Dakota Access developer calls environmentalists ‘terrorists’, sues for at least $300 million

The company is represented by the law firm founded by President Trump's personal attorney.

In this December 2016 photo, Beatrice Menase Kwe Jackson, center, walks with Daniel Emory, both of the Ojibwe Native American tribe as they lead a procession to the Cannonball river for a traditional water ceremony.  CREDIT: AP Photo/David Goldman
In this December 2016 photo, Beatrice Menase Kwe Jackson, center, walks with Daniel Emory, both of the Ojibwe Native American tribe as they lead a procession to the Cannonball river for a traditional water ceremony. CREDIT: AP Photo/David Goldman

In a racketeering case that could result in nearly a billion dollars in fines, the developer behind the controversial Dakota Access Pipeline has accused a handful of environmental groups of engaging in eco-terrorism during protests of the pipeline’s construction.

The suit could have profound impacts on the future of environmental activism in the Trump-era and beyond.

“This suit is part of a rising tendency on the part of government and industry to demonize activists and to criminalize free speech activity,” Ted Hamilton, co-founder of the Climate Defense Project, a non-profit environmental interest group not involved with the litigation, told ThinkProgress via email. “Fossil fuel companies know that they’re losing public support for their poisonous activities — and so label their opponents ‘terrorists’ and seek gag orders in court.”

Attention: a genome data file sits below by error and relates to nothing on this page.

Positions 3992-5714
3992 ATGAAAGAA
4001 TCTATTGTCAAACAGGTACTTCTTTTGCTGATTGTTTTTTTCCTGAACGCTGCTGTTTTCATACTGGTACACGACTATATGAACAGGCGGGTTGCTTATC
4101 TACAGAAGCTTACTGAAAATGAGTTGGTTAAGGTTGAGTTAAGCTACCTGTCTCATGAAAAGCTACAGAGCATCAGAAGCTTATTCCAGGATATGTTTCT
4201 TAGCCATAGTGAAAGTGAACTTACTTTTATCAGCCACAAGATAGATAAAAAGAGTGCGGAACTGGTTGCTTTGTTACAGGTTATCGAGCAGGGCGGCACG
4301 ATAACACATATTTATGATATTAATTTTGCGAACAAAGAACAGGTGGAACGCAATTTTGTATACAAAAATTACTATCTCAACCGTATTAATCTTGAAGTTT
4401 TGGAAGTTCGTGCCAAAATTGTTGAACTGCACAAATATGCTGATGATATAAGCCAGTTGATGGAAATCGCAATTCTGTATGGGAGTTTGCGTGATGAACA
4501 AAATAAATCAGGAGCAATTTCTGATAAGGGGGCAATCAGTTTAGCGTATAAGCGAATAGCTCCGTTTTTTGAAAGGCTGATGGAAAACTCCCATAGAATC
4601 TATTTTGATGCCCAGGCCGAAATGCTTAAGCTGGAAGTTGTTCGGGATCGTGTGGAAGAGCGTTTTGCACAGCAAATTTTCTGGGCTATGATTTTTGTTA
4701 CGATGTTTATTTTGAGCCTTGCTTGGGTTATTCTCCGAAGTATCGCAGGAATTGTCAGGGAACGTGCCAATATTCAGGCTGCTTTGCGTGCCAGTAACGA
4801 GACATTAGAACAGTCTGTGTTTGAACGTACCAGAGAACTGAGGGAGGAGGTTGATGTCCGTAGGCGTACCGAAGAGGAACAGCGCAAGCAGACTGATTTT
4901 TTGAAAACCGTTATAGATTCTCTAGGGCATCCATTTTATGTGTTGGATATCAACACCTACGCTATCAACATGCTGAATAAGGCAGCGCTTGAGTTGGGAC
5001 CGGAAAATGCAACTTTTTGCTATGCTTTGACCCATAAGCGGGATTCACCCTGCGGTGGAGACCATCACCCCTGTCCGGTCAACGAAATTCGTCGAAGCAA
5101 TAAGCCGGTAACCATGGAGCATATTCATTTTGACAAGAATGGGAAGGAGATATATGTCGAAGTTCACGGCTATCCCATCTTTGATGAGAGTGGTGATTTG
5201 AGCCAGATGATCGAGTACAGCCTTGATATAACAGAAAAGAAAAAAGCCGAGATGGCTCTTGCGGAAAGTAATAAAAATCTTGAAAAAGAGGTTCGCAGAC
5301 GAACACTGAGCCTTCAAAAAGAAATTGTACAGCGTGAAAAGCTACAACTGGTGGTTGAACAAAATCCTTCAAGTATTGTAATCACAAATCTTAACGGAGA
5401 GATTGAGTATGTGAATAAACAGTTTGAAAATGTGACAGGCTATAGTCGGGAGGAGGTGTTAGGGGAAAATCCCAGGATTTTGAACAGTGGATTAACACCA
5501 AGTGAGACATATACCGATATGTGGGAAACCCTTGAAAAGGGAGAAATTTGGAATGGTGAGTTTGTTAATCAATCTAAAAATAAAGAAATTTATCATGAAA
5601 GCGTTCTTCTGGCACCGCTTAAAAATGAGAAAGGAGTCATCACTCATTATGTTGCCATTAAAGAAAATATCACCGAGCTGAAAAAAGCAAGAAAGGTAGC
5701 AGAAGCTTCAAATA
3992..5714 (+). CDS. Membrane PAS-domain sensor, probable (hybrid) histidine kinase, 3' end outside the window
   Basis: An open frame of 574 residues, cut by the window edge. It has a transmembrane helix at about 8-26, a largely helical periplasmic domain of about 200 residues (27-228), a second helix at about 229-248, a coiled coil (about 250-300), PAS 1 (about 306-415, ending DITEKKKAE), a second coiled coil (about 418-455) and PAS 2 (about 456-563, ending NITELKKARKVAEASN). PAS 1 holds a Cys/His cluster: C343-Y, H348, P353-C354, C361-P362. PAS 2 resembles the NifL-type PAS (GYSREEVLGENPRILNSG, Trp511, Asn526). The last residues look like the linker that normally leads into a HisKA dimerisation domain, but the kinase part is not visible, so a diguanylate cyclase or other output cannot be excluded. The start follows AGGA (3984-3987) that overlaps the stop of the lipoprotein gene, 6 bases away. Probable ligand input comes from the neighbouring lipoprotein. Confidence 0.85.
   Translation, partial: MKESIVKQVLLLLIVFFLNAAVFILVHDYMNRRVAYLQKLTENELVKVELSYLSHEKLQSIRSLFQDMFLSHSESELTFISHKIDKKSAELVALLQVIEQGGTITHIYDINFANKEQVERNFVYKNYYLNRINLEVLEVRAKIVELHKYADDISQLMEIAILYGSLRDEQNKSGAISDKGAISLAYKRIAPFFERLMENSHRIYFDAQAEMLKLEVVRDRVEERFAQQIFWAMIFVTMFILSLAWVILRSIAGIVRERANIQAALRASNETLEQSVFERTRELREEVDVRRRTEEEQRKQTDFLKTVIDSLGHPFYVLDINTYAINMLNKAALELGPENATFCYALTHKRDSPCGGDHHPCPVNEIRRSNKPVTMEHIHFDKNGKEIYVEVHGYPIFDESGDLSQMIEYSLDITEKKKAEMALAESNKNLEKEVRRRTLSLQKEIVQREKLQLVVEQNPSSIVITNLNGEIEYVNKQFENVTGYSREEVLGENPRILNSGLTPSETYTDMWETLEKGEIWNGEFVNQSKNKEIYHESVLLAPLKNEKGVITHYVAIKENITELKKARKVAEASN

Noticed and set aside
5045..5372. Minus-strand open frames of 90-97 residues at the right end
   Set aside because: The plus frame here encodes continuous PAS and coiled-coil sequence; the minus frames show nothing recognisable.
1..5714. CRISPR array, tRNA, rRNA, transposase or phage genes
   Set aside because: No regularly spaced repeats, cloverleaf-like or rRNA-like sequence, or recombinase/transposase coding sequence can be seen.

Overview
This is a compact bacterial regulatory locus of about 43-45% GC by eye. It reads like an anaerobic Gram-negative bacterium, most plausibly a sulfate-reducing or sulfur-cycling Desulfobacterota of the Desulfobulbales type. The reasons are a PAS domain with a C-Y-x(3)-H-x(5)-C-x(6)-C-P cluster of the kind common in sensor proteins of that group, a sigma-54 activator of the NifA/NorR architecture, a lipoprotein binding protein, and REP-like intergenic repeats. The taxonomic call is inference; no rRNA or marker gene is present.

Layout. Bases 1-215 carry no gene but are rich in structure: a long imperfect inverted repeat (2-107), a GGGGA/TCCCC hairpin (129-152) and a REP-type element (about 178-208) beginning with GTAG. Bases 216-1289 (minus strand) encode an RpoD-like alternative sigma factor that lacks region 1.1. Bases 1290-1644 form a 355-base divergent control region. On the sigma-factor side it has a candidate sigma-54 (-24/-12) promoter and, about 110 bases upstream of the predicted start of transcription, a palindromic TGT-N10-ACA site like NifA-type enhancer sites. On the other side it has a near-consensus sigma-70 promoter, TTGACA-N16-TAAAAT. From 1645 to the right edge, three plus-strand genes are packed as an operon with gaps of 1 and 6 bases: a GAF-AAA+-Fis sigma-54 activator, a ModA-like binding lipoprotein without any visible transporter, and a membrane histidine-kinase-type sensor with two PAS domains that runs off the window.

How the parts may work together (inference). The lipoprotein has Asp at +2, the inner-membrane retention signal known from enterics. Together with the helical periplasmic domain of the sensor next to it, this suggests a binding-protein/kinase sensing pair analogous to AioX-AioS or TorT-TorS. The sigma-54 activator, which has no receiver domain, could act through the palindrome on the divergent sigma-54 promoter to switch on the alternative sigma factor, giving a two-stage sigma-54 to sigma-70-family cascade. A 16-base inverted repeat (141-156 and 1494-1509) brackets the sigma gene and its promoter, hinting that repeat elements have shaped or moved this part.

In a lawsuit filed Tuesday in federal court, Energy Transfer Partners accuses Greenpeace and other environmental activists who helped organize pipeline protests of fraud, racketeering, and inciting terrorism, alleging that the actions of these environmental groups caused “enormous harm to people and property along the pipeline’s route.” The company claims that actions by environmental groups caused at least $300 million in damages, but could seek up to three times that in court.


Energy Transfer Partners also accuses the groups of knowingly spreading misinformation “for purposes of increasing donations and advancing their political or business agendas.” The company argues that claims the company used excessive and illegal force against protesters, damaged sacred sites during construction, and constructed the pipeline “without consulting with and over the rights and objections” of the Standing Rock Sioux Tribe are “a series of false, alarmist, and sensational claims.”

Reports of misconduct and violence have plagued the Texas-based energy developer throughout the pipeline’s construction. Earlier this month, state regulators in North Dakota fined Energy Transfer Partners $15,000 for failing to alert state authorities about the discovery of indigenous artifacts during the pipeline’s construction. Under the settlement, Energy Transfer Partners would be allowed to make a $15,000 donation to the State Historic Preservation Office without accepting fault. The company has until tomorrow to decide whether to accept the state’s offer.

In September of last year, Democracy Now! recorded instances of security employed by Energy Transfer Partners using dogs against protesters. During the months-long protest — in which thousands came to North Dakota to camp along the proposed route of the pipeline — clashes between protesters and law enforcement turned violent on more than one occasion. Officers reportedly used water cannons in freezing temperatures, rubber bullets, and tear gas to subdue protesters. According to protester accounts, several people were left bleeding or unconscious from rubber bullets. In response to accounts of militarized force against protesters, both the United Nations and Amnesty International USA sent investigators to Standing Rock to monitor potential human rights violations.